SINGAPORE: Abdullah Badawi, the Malaysian prime minister, unveiled recently the country's new M$200bn ($54bn) five-year economic plan, which emphasised education and rural development over infrastructure projects.
The shift in spending priorities underscored Mr Abdullah's attempts to close an income gap between urban and rural areas that had been exploited by the fundamentalist Islamic opposition party to win votes. The plan aims to halve the poverty level to 2.8 per cent of the 26m population.
He also vowed to continue the controversial affirmative action programme for the ethnic Malay majority to increase their influence in the economy, which is dominated by ethnic Chinese.
The plan includes developing a special economic zone along the Thai border to help end an insurgency in Thailand's southern region, which is largely inhabited by ethnic Malays.
The government said manufacturing would lead economic growth, at an average annual rate of 6.0 per cent in 2006-10 against 4.5 per cent in the previous five years.
But the biggest share of the development budget will go to education and training, which will be allocated M$41.11m, a fifth of total spending, over the next five years. This is aimed at boosting Malaysia's competitiveness as it risks losing out to China and India.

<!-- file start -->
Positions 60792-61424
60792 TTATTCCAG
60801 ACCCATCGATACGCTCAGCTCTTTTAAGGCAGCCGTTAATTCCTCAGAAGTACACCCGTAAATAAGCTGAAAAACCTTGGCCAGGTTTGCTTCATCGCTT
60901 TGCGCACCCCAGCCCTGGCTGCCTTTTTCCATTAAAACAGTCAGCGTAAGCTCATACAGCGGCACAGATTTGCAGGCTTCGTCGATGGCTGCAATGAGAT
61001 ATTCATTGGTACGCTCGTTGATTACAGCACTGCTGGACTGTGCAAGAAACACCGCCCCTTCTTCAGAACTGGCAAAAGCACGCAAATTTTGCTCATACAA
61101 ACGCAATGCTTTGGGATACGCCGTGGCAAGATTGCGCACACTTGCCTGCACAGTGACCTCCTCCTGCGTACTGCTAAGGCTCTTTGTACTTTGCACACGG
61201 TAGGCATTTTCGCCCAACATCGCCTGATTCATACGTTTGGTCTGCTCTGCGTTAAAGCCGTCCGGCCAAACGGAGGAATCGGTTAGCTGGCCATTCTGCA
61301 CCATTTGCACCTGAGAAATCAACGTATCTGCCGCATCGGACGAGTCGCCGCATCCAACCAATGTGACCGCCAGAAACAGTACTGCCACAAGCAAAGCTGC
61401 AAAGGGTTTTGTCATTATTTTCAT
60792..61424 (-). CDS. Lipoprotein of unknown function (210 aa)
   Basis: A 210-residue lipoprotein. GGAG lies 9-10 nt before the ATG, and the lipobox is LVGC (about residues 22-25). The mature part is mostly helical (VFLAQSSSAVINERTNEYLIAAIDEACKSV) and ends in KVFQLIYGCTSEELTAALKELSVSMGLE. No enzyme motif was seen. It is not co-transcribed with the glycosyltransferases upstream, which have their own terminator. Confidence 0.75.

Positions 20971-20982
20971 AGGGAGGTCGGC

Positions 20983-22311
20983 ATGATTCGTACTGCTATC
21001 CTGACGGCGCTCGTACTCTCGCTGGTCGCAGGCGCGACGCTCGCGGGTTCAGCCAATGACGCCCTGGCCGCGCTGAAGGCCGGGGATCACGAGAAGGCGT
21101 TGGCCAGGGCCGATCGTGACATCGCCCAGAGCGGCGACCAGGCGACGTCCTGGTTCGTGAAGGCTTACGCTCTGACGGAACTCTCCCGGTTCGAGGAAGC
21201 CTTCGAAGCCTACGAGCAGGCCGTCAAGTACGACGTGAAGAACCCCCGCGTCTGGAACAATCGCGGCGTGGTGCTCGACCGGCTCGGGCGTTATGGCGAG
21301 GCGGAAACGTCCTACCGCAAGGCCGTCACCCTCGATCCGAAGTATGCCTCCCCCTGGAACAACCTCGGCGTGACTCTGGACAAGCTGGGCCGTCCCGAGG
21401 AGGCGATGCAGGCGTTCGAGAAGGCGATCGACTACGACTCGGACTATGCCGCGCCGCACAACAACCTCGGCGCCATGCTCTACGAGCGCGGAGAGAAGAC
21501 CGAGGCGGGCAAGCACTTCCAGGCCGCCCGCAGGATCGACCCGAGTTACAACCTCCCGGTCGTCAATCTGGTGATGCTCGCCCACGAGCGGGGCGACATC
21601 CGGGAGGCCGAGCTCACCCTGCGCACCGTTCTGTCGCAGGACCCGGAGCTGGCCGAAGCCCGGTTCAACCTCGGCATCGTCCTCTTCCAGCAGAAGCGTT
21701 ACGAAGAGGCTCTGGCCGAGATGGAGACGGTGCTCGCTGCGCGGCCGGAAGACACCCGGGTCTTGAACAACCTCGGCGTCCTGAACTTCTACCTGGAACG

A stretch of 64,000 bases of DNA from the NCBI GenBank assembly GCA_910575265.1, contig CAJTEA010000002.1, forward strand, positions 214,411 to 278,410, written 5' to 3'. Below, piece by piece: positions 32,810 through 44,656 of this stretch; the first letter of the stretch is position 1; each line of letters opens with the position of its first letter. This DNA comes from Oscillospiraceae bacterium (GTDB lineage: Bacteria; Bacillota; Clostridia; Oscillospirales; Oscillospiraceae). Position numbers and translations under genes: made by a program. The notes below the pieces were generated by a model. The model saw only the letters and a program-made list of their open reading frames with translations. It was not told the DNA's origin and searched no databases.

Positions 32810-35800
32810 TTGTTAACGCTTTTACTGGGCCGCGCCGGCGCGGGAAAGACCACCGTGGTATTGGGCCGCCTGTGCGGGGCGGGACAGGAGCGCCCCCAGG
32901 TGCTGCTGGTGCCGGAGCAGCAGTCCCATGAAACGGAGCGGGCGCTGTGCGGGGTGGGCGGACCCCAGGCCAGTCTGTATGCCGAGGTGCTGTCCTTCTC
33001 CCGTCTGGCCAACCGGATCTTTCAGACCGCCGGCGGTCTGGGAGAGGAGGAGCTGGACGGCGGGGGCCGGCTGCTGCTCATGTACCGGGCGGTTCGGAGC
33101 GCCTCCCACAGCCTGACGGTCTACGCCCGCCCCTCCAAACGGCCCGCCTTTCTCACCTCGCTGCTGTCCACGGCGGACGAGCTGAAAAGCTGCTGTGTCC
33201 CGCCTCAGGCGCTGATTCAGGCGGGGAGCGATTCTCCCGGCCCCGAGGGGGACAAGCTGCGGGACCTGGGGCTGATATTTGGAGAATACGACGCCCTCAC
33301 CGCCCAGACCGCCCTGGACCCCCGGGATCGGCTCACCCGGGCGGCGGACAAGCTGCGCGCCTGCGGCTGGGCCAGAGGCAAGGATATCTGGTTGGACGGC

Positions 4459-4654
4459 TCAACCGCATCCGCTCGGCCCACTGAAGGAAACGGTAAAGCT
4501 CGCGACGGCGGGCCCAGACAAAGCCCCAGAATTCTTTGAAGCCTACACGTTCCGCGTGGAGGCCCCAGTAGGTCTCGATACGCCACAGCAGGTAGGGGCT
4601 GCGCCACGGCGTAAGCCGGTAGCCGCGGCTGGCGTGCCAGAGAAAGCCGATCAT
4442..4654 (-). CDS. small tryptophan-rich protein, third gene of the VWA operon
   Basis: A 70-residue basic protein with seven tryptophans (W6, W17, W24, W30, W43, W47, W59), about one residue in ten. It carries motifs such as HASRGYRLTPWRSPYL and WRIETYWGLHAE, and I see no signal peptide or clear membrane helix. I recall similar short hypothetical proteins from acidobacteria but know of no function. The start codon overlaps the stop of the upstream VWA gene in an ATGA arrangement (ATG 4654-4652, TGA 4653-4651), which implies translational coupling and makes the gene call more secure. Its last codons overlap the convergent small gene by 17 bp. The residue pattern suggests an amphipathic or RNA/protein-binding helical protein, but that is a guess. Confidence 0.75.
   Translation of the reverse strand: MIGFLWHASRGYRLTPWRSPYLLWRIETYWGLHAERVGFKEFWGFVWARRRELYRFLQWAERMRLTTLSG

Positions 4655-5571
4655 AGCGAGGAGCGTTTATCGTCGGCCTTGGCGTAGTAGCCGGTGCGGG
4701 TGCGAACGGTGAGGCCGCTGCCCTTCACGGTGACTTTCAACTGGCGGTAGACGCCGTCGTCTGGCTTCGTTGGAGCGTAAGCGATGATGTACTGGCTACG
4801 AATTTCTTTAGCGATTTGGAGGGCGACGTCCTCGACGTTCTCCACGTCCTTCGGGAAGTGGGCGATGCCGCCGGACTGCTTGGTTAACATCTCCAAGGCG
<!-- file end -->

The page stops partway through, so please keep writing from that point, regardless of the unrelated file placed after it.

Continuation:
With Malaysia hoping to reach developed nation status by 2020, Mr Abdullah said the "competition for investment and jobs is becoming stiffer. As an open economy, Malaysia is not insulated from an even more competitive environment. We must act faster."
But critics have said Malaysia's affirmative action policy has hampered economic efficiency because it has awarded contracts for state projects based on racial guidelines rather than merit. Mr Abdullah said the government would reform the process of awarding contracts by increasing competitive bidding and setting performance targets.
Companies without Malay directors or employees cannot bid for state contracts. The issue is seen as a barrier to foreign companies operating in Malaysia.
Economists believe that growth could expand in the next five years because Malaysia has important natural resources including oil and gas and palm oil.
Since coming to power in 2003, Mr Abdullah has reduced spending on infrastructure projects that had led to a large budget deficit. He aims to cut the deficit from 3.8 per cent to 3.4 per cent of gross domestic product by 2010.